We all read and talk about lighting the subject being one of the key elements of a great photo, be it a portrait or an object. But sometimes doing just the opposite can get your wonderful photos, yes we are talking silhouette photography.
Silhouettes have the visual powers that can easily captivate the viewers attention using the play of the contrast between light and shadow. You can easily make your photos stand out from the rest and make them come across as moody, dramatic and mysterious. Playing with the light and shadow, you have the power to capture and tell an interesting story to the viewers.
It might look to you that clicking a silhouette is a hard task, but let me tell you that if you follow these steps explained below you would easily master the art of silhouette photography.
The first step while preparing yourself for silhouette photography is to scout your location in order to get the desired background. The best backdrop for a silhouette is the sky, either at sunrise or at sunset. As these events last for a short span of time, it is always better to visit and scout the location a day in advance. If you run short of time, you can always visit the location the same day an hour or two before and visualize the frame you would want to click.
Once you have finalized the location, the next step is to choose your foreground element. It could be a building, monument, tree or a human element.
A Silhouette is a solid shape and outline of a subject (building, person or an object) visible against a brightly lit background. In this type of photography, the foreground is completely dark and the background is brighter to give the silhouette effect. Which brings us to the conclusion that in silhouette photography, contrast between the dark foreground and the bright background plays a major role.
The basic rule to be followed while clicking a silhouette is to make sure that your subject (foreground) is well separated and stands out from the backdrop. This is to make sure that your subject is properly visible and shape of the subject is clearly defined, as there is no light on the subject and only the shape can convey the look of it.
If there are two or more subjects in your silhouette, make sure they are properly separated from each other and do not get overlapped with each other. For example, if you are planning to shoot a couple, make sure you make them pose in such a way that there is some space left between both of them in order to convey the feeling and the mood of the photo.
Quick Tip: Try and position your subject/s in such a way that the viewers can easily get the story that you want to convey. While clicking a silhouette of a person, make sure you position him/her in such a way that the shape of the features such as nose, lips and ears are visible in your silhouette. (This are not a hard and fast rule, just a suggestion from my side).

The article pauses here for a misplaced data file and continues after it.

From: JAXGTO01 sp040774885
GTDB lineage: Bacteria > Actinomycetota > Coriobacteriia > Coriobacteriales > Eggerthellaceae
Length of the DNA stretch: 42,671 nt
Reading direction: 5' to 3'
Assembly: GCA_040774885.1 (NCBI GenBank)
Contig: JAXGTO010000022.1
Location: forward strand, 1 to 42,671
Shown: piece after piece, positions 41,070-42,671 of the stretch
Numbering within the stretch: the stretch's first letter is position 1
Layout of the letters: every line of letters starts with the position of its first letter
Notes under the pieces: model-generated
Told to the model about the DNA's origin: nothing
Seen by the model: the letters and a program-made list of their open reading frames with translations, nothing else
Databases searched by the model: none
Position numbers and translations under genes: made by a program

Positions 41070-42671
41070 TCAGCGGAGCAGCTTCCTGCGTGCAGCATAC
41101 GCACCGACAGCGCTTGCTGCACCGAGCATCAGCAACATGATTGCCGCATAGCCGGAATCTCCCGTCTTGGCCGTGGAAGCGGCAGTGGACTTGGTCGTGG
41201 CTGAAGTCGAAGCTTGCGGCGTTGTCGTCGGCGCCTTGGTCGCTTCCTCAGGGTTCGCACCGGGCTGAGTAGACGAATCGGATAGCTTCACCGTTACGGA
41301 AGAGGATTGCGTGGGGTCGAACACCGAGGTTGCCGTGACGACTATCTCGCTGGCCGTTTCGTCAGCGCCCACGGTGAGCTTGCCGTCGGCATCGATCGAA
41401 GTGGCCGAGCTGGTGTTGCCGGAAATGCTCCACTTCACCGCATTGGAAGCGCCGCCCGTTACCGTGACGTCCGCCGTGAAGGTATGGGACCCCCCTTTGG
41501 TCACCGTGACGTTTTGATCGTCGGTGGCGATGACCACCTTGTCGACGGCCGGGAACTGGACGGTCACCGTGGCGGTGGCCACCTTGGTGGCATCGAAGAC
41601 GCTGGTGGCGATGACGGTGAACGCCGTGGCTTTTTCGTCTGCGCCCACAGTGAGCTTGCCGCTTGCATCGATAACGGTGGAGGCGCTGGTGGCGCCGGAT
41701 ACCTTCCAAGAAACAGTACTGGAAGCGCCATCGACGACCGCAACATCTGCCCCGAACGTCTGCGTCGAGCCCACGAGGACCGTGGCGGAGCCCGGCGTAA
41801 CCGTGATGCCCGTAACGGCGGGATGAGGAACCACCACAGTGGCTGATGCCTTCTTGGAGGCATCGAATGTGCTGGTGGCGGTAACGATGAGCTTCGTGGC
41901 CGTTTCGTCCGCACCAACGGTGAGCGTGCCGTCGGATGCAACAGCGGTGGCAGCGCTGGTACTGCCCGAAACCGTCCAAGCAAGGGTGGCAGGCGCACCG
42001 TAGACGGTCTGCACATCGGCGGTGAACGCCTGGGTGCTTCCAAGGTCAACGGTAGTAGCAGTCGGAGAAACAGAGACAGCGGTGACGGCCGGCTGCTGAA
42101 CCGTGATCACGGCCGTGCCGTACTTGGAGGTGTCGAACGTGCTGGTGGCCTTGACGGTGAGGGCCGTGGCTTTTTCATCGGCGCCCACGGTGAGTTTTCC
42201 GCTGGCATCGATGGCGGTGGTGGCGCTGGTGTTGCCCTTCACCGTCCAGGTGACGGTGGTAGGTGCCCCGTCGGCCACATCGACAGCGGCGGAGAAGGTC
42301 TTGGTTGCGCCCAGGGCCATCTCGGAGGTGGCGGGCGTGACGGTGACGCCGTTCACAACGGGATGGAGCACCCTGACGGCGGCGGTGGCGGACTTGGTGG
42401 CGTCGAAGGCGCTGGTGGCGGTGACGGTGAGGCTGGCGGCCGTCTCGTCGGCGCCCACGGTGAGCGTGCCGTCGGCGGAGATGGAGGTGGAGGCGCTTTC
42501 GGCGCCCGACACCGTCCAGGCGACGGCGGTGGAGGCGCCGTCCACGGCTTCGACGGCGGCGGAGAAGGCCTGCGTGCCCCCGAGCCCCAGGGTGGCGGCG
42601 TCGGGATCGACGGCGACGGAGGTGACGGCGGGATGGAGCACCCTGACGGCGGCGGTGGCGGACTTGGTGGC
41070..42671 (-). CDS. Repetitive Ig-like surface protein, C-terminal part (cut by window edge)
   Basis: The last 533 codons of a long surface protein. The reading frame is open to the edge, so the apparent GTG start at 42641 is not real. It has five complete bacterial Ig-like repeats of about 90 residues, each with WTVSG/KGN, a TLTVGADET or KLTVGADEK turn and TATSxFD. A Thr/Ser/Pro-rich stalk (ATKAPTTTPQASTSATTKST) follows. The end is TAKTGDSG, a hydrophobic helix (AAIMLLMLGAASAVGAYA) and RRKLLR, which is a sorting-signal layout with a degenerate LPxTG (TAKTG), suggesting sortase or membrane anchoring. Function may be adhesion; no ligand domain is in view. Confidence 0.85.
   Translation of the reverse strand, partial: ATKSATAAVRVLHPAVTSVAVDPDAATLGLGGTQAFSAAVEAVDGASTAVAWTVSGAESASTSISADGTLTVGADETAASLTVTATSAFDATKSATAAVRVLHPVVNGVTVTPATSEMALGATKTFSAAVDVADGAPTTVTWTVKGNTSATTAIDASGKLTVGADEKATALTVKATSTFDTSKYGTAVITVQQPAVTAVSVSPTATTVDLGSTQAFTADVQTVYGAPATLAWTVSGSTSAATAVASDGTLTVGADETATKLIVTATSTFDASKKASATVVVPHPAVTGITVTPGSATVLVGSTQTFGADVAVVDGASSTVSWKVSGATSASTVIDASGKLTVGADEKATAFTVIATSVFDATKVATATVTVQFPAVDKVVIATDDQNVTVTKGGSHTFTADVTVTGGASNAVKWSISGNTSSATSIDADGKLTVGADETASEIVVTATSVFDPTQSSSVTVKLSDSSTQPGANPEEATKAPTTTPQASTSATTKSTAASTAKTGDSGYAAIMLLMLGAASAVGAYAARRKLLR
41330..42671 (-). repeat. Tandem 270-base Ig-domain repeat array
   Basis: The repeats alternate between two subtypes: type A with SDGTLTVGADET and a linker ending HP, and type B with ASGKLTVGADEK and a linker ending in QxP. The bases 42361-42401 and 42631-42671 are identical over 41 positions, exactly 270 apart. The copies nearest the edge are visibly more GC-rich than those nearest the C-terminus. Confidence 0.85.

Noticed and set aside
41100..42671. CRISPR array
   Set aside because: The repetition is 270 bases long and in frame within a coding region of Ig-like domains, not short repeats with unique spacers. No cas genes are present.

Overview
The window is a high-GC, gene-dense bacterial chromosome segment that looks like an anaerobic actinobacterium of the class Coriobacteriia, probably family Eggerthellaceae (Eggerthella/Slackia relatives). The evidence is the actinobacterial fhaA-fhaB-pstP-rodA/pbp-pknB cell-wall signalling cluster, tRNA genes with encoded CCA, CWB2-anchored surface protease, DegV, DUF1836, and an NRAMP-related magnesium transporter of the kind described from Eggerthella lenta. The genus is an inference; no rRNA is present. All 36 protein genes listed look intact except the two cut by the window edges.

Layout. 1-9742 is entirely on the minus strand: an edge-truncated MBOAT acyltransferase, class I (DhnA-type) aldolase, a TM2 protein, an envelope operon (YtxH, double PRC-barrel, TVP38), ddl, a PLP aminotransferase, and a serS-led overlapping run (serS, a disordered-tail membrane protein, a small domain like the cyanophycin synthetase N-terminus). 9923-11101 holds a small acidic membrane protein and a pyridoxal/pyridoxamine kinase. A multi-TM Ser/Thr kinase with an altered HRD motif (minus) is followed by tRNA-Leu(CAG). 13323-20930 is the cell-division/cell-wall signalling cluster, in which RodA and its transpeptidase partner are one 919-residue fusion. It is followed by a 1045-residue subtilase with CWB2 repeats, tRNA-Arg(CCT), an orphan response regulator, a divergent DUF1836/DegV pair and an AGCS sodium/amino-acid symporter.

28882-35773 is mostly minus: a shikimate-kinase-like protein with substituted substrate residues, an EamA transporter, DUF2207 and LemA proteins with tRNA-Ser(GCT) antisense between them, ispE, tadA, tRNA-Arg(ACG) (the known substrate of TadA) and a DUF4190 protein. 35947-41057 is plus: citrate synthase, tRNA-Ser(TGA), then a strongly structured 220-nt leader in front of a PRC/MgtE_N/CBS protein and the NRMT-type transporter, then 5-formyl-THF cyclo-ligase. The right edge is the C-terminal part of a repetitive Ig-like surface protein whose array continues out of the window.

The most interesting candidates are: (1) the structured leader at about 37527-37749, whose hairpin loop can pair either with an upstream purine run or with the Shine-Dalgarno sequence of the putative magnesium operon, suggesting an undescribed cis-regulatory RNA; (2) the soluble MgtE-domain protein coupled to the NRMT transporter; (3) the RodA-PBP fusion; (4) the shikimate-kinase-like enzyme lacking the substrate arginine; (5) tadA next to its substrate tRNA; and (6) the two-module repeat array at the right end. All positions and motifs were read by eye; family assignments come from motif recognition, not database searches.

Time of the day
The sky during the sunrise or sunset is the best backdrop for a silhouette. During this time of the day the sun plays a major role in defining the mood and bringing out the colors in your photo. Whereas, if you click a silhouette during the day, you will get a single tone colored backdrop (sky).
your digital camera works in such a way that it tries to make sure that the subject in your frame is well exposed. As it is a machine and not a human, your camera blindly follows the 18% grey rule and tries to expose the frame so that the photo is properly exposed.
Whereas, for a silhouette you need the foreground to be underexposed and the foreground to be properly exposed. In order to achieve this result, you need to take the exposure reading of the background, instead of the foreground. Simply point your camera to the brightest part of the background/sky and then press the shutter release button half way, make sure you do not release the button. Once you have locked the exposure, move your camera back to the position which gives you the desired frame and press the shutter release button to click the photo.
Now you must be wondering that when you exposed your camera pointing towards the background, it would have also set the focus to that point, resulting your subject to be out of focus. Well, there are two ways to make sure that your foreground stays in focus.
First trick is that you set your lens to manual focus mode and focus on the foreground subject. If you face problem while focusing in low light conditions, use a torch or your mobile flash to light your subject and then set the focus.
The second trick is that you set the aperture value on your camera to maximum number. The larger the value of the aperture on your camera, the smaller would be the aperture opening and the wider the depth of field. Which means that you are more likely to get both the foreground and the background in focus.
Camera settings (shutter, aperture, ISO)
As mentioned above, try and use a higher value aperture number on your camera to make sure everything is in focus.
Talking about the shutter speed, it may depend on how you are using the foreground in the frame. If the foreground subject is stationary, a shutter speed of 1/125 seconds is good enough. If you are making the subject jump or perform some kind of action, make sure the shutter speed is set to at least 1/500 seconds in order to freeze the moment.
The ISO should be set to the minimum number, in order to avoid grains. You might have to compromise on the ISO sensitivity in a situation where you are using small aperture (larger number) and fast shutter speed, which is fine as you would not have any other option.
So now you have all the tips and suggestion needed to click silhouettes like a pro. Do share your silhouette photos with us in the comments below. 🙂